The Speaker of the House of Representatives, failed one-time GOP vice presidential candidate Paul Ryan, is picking a fight with incoming President Donald J. Trump and Vice President Mike Pence over the Trump administration’s vow to tackle corruption in Big Pharma.
Trump promised during his press conference in New York City at Trump Tower last week to reform the pharmaceutical industry to ensure proper bidding procedures take place—among other reforms to the major industry—moving forward.
“We have to get our drug industry coming back,” Trump said at the press conference. “Our drug industry has been disastrous. They’re leaving left and right. They supply our drugs but they don’t make them here, to a large extent. And the other thing we have to do is create new bidding procedures for the drug industry, because they’re getting away with murder. Pharma has a lot of lobbies, a lot of lobbyists, a lot of power. And there’s very little bidding on drugs. We’re the largest buyer of drugs in the world, and yet we don’t bid properly. We’re going to start bidding. We’re going to save billions of dollars over a period of time.”
Later, in an interview with the Washington Post, Trump doubled down on his criticisms of Big Pharma. “They’re politically protected, but not anymore,” Trump said in that interview of drug companies.
Trump’s comments sent the pharmaceutical industry, according to Fortune Magazine, into a financial tailspin. So naturally, Ryan–the donor class’s representative in Washington–rode into the rescue and to fight Trump.
Ryan, in response in an interview with Mike Allen of Axios, said that he wants to “have more conversations about” Trump’s efforts to crack down on Big Pharma corruption before the president-elect—soon to be president—does so.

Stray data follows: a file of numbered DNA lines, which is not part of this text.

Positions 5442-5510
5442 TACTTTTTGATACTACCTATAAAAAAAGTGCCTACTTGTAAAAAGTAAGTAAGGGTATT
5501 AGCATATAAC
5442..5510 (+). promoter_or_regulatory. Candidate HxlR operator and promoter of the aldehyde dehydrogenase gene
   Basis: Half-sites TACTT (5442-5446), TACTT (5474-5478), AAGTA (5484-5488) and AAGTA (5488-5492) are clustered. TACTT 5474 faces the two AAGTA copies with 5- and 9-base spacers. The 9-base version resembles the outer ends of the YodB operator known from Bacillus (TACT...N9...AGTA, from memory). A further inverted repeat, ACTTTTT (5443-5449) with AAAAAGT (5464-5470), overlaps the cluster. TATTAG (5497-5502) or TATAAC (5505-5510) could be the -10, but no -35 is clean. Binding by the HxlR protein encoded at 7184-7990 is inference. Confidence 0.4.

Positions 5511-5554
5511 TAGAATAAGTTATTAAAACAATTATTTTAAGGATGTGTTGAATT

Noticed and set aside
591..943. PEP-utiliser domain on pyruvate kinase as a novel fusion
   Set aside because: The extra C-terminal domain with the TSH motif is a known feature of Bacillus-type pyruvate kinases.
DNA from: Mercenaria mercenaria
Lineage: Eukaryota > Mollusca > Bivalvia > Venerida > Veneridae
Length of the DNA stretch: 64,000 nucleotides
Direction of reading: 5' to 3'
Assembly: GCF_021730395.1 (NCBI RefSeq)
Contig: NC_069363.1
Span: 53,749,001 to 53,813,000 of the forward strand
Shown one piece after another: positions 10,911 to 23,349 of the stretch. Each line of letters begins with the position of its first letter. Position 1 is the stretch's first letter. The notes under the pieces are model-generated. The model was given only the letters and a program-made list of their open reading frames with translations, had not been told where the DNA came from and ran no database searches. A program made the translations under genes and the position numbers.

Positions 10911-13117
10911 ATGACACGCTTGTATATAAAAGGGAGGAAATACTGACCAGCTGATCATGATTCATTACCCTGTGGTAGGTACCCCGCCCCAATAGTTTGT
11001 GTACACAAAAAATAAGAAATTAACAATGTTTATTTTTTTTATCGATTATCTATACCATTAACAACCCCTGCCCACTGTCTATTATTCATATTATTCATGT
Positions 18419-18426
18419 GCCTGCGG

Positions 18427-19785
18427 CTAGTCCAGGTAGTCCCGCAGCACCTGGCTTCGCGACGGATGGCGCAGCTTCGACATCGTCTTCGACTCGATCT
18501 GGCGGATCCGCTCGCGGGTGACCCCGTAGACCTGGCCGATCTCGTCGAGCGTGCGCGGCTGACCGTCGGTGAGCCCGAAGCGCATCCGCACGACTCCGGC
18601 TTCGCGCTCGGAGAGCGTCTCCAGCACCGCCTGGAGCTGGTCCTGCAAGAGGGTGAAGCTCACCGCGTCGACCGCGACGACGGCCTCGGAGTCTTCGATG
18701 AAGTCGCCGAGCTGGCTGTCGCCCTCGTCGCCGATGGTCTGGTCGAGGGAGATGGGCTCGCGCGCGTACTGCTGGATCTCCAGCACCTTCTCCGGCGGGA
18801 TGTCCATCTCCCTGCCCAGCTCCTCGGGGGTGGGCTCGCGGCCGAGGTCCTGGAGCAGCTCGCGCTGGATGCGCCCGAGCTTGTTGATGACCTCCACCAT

“I believe that the current premium support system with Part D works extremely well,” Ryan said. “I think there’s some real success stories … and I think we need to tell that story.”
When asked by Allen if that also means telling such stories to Trump, he replied that the story needs to be told to “a lot of people.”
“I think [incoming Health and Human Services Secretary] Tom Price understands this issue extremely well,” Ryan said.
When asked specifically about Trump’s Washington Post comments about how the drug companies are “politically protected, but not anymore” under Trump’s administration, Ryan replied: “I don’t speak like that, generally speaking. I’m always looking for win-win situations, and I believe there’s a lot more we can do to bring down the price of drugs.”
The tension is yet another example of where Trump’s populist nationalism—he’s a president for the working class, and wants to stand up for American workers against world financial, cultural and political elites—is rubbing up against Ryan’s globalist elitism. Ryan is someone who is joined at the hip with the donor class, and hardly ever does anything anymore because he thinks it’s the right thing to do: Ryan’s motives are usually on behalf of whoever is funding Republican campaigns including his own, but he;s also driven by his open borders, elitist ideology. Expect more clashes soon.
Then, as the interview Ryan did with Allen seeps in throughout Washington, his office released a video of him showing Trump, incoming First Lady Melania Trump and incoming Vice President Mike Pence a view from the Speaker’s balcony at the U.S. Capitol in a seeming attempt to smooth things over with Trump and Pence.
While the video makes it look like they’re getting along, sources in both camps tell Breitbart News to not expect this bromance to last.
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